Sleep-disordered breathing (SDB) is common in patients with congestive heart failure (CHF) and has important implications regarding symptoms and prognosis. However, the burden of SDB on those with heart failure has not been well characterized in developing countries; this includes Mozambique in sub-Saharan Africa. Diagnosing SDB in individuals with CHF is important because treatment of SDB may improve outcomes.
Between September of 2014 and April of 2017, patients hospitalized in a specialized cardiology unit in Maputo, Mozambique with decompensated congestive heart failure were recruited, utilizing convenience sampling. We determined the prevalence of SDB and associated risk factors.
165 patients were recruited, of which 145 had evaluable sleep study data. The overall prevalence of SDB in patients with decompensated CHF was 72%, and of these 46% had Cheyne-Stokes respirations (CSR). Male sex, higher BMI, and lower left ventricular ejection fraction (LVEF) were all associated with a higher likelihood of SDB and more severe SDB. Cheyne-Stokes respirations was associated with male sex, lower ejection fraction, and larger left atrial size.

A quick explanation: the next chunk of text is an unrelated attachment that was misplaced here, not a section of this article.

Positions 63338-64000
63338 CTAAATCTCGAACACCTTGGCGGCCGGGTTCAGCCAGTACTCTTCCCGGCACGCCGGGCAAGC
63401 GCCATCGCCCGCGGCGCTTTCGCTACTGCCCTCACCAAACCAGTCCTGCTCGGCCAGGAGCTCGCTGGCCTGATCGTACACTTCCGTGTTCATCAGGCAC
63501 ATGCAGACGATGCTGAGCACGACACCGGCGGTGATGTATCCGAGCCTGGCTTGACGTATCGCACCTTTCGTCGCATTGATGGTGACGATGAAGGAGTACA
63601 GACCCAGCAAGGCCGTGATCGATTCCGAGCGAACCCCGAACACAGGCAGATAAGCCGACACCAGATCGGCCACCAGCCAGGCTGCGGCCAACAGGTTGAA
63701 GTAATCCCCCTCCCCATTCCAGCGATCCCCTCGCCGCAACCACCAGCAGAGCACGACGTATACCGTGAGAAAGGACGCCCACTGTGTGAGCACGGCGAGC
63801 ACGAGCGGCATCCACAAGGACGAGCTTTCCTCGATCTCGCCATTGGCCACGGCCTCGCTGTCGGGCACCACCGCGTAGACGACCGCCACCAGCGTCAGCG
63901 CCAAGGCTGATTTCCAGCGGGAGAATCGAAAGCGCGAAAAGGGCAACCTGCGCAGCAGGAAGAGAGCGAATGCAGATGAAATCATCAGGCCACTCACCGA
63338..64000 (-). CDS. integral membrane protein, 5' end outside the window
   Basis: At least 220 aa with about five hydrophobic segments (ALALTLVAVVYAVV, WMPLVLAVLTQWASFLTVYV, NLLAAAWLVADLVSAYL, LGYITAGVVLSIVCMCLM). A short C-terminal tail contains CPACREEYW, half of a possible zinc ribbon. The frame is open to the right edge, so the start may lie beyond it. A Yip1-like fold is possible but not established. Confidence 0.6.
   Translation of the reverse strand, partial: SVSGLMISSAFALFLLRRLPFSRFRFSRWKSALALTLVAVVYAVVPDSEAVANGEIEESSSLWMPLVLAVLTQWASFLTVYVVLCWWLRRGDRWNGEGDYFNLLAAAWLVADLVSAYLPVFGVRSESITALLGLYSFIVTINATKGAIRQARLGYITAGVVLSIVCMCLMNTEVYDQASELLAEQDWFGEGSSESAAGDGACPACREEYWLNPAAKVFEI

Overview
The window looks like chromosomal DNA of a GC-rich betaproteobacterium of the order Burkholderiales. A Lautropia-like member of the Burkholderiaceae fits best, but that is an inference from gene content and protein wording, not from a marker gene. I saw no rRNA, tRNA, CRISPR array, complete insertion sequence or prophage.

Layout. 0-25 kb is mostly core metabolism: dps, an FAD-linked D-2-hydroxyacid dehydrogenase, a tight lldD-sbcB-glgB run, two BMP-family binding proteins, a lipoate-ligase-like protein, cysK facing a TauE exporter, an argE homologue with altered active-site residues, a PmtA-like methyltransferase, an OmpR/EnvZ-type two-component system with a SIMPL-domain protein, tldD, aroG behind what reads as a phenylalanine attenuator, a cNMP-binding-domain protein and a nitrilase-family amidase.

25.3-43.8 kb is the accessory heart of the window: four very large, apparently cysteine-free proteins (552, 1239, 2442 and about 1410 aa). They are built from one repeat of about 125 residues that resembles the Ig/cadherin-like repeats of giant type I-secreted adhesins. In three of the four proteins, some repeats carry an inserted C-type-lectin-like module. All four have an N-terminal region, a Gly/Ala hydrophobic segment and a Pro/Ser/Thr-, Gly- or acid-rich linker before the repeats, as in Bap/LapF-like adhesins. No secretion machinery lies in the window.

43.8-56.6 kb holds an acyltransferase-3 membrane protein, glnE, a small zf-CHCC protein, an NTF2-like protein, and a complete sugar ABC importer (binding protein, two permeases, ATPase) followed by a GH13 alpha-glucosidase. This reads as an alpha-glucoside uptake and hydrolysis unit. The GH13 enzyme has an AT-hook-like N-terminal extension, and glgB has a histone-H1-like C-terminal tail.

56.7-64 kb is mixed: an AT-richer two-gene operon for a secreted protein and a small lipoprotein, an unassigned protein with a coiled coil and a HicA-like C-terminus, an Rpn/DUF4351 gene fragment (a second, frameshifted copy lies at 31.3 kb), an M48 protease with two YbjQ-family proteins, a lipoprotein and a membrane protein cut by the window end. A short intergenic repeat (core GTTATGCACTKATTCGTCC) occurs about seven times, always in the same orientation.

We conclude that, in sub-Saharan Africa, SDB is common in decompensated CHF and strongly predicted by demographic and echocardiographic parameters. This study highlights the need for the development of diagnostic tools and management strategies for patients with severe heart failure in resource-limited settings.

© 2023 American Academy of Sleep Medicine.